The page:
He had come straight from the rasapana ceremony in
the temple recess, and there was a touch of unbridled
madness in his attitude. His ghastly head, stripped of
all its hair and dully reflecting in the moonlight, had


the appearance of a skull with two green lights in its

" Nakshatram ! " There was something dreadful
even in the way he spoke.

" Well ! " she answered haughtily. Repressed anger
vibrated in the word ; for she knew that this man was
vile to the core and would have no mercy on her. She
had scorned both prayers and threats. Her attitude,
cold and regal, as she stood before him with the folds
of her soft sari trailing on the marble pavement, held
him speechless for a little while.

" Speak ! " she went on tauntingly. " The panther
prowls to prey on what ? "

" You must come ! " he said, making an effort to
speak calmly.

" Whither ? " she asked mockingly.

" To the temple."

" And why ? "

" There is Durga-puja a sacrifice to the goddess that
she may be favourable towards the festival, and let it
pass well."

" Then go and serve her. I do not love her as thou
who art her priest ! "

" But it needs a woman."

" Then seek one."

" I do."

" Go ! " she cried angrily, pointing towards the
temple. " Thinkest thou that I, who am of the blood
of the white rajahs, would share with thee thy vile
worship ? "

" Of the blood of the white rajahs ! " he repeated, in
astonishment. " Who told thee so ? "

" One who may yet make thee answer for much."

" And yet in spite of him thou shalt still come with

" Never never ! " she answered.

" Thou shalt ! And crawl at my feet to be per-


She laughed scornfully.

" Ah ! dost thou think that this foreign infidel who
prowls round the temple will help thee ? " he asked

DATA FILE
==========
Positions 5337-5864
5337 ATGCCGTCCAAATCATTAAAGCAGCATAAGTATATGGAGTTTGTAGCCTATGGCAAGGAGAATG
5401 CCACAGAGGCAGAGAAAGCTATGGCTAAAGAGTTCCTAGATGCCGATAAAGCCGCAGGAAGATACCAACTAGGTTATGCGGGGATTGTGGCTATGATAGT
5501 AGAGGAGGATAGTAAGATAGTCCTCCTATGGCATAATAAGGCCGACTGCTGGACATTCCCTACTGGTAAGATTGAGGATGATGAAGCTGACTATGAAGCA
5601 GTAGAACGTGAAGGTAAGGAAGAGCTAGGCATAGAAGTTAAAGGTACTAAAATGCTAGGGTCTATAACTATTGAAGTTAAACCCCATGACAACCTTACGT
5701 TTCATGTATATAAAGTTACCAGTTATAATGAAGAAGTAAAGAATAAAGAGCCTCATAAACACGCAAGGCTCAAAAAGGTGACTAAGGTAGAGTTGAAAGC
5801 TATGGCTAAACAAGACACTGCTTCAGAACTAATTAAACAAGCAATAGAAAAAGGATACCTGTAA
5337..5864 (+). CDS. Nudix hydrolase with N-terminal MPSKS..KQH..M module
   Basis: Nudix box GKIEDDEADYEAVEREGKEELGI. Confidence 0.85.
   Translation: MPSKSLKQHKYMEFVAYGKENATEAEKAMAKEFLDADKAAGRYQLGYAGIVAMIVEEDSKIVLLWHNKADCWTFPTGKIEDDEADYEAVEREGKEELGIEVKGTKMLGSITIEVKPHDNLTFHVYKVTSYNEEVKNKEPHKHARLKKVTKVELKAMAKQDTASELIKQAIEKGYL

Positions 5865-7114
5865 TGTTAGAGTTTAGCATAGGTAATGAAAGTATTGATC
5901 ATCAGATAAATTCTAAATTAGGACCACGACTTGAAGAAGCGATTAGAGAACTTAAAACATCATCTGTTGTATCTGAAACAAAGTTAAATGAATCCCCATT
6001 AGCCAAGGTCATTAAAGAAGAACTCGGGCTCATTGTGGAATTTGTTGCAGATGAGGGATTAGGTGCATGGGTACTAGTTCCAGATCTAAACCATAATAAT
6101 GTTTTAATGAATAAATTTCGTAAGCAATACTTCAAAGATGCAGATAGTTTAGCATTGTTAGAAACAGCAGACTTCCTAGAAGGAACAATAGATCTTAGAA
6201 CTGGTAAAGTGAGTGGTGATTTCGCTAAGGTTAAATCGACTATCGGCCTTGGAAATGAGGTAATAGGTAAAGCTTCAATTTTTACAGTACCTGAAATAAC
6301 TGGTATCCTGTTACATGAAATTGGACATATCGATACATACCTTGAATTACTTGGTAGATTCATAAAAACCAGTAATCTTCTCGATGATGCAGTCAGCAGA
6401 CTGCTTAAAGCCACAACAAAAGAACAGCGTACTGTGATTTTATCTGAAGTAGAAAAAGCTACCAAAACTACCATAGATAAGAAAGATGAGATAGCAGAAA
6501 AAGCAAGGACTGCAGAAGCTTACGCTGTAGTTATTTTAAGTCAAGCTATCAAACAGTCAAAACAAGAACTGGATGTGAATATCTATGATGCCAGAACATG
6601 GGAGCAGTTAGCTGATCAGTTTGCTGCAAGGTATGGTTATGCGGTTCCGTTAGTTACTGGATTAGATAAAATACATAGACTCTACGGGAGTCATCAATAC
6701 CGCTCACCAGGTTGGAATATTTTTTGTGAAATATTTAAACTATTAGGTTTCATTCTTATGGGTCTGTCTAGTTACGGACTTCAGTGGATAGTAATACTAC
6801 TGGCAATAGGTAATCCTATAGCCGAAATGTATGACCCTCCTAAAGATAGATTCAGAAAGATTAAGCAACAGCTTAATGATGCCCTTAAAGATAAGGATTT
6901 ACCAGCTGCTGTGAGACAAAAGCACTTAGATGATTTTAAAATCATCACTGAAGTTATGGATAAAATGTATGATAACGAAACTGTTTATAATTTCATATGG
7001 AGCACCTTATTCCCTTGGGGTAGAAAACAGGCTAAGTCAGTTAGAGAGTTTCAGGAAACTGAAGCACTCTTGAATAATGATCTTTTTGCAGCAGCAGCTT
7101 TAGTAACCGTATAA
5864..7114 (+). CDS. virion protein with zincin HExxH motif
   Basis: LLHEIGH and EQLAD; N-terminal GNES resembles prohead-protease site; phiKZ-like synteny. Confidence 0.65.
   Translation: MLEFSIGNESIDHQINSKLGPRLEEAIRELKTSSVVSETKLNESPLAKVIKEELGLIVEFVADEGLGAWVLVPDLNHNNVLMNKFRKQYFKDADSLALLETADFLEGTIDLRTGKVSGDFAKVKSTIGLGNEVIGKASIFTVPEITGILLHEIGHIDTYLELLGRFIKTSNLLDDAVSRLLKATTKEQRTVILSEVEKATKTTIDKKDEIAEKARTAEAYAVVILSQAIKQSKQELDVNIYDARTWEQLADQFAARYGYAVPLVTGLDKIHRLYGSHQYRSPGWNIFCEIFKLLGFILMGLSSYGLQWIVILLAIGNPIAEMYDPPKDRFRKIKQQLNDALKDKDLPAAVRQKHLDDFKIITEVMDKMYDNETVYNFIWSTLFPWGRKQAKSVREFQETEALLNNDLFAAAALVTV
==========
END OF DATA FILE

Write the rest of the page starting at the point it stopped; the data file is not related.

with a sneer.

" What is it to thee that which I think ? "

" This ; I tell thee that he shall never have thee
nor thou him."

As he answered his teeth gleamed, and his face
twitched in a horrible grimace.

" And who will stand in the way ? "

" I ! "

" Thou ! " and again she laughed scornfully. " One
crushes a snake without pity, when it crosses one's path."

" But sometimes the snake bites first without pity."

The cool assurance in his voice made her feel suddenly
faint. Instinct told her that the Collector was un-
learned in the depth of guile to which this man could
descend. But she bravely took up the challenge again
and steeled her voice to a note of mockery.

" And thou ? " she said.

" I ? I have bitten already."

A cold feeling swept over her again and a cry rose
to her lips ; but she repressed it, and answered coldly.

" Thou art false, and, according to thy wont, liest."

His only answer was a cruel low laugh. For a
moment they watched each other the one disdain-
fully, the other with bright green lights gleaming in his
repulsive head.

" Go ! " she at last said, with a movement of con-

He drew nearer. She did not flinch ; but she was
alert and quivering.

" What wouldst thou ? " she demanded curtly.

" Thee ! I go not alone," he answered hoarsely.